Malignant hyperthermia (MH) is an inherited skeletal muscle disorder characterized by hypermetabolism, muscle rigidity, rhabdomyolysis, fever, metabolic acidosis and death if untreated. The syndrome is believed to result from abnormal control of intracellular calcium ions in the skeletal muscle: on exposure to certain anesthetics, calcium level is increased, and then it activates contractile processes and biochemical events that support muscle contraction. We experienced a MH of 2 years-old male who had release of sternocleidomastoid muscle due to torticolis under general anesthesia. Anesthesia was induced with thiopental and succinylcholine, maintained with enflurane, nitrous oxide and oxygen (2 volume%: 2 L/min: 2 L/min). After induction of anesthesia, his heart rate, end-tidal CO2 tension and body temperature had been gradually increased and then those were reached to maximal value of heart rate (160~170 BPM), end-tidal CO2 tension (60~70 mmHg) and body temperature (41degrees C) 55 minutes later. He was immediately managed with symptomatic treatment such as hyperventilation with oxygen, cooling, beta-blocker, sodium bicarbonate and diuretics, so he was survived without any sequelae.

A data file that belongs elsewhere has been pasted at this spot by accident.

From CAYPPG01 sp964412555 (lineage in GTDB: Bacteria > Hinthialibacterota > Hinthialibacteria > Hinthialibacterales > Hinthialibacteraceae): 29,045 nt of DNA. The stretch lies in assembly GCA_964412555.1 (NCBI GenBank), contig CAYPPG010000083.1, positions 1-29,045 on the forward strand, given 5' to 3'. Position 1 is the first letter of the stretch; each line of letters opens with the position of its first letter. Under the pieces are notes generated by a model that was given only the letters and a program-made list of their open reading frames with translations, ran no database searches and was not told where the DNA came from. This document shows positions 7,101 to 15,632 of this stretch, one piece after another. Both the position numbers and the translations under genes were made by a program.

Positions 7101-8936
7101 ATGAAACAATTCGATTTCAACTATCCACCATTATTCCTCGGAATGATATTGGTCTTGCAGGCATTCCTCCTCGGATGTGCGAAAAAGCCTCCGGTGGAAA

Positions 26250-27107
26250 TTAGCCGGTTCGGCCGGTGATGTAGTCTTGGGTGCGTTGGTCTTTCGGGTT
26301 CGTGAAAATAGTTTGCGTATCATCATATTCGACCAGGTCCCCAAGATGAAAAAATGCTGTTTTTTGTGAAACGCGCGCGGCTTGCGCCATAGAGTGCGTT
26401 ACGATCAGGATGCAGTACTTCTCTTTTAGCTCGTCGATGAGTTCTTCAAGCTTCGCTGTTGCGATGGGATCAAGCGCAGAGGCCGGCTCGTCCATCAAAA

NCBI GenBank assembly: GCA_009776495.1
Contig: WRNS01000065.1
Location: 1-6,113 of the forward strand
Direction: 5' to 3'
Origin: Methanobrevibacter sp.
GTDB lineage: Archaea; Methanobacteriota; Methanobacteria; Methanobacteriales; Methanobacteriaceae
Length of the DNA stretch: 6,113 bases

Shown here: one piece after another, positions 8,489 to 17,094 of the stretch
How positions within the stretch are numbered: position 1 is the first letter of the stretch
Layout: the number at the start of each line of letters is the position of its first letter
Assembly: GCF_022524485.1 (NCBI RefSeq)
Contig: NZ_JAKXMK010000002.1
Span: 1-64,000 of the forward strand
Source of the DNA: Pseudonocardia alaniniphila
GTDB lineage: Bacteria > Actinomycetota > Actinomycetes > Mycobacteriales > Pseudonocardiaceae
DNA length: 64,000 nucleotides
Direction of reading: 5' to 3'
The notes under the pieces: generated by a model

Malignant Hyperthermia during General Anesthesia: Two cases
Eun Chung Cho, Eun Sung Kim, Young Ho Hong, Yeon Jang, Soo Seok Park
Korean J Crit Care Med. 1997;12(1):89-94.
  • 1,210 View
  • 24 Download
AbstractAbstract PDF
Malignant hyperthermia is a hypermetabolic disorder of skelectal muscle. It goes fatal progress in the majority of cases unless early diagnosis and treatment are performed. We experienced two cases of malignant hyperthermia during general anesthesia. First case is 7-year-old boy with congenital bilateral ptosis. Second case is 46-year-old male with lung cancer. We were faced to difficult intubation due to masseter muscle spasm. After induction, tachycardia, muscle rigidity, body temperature elevation, end tidal CO2 elevation and acidosis developed. Enflurane was discontinued, vigorous emergency treatment was attempted. Fortunately, two patients were recovered from malignant hyperthermia and then discharged without complications.

ACC : Acute and Critical Care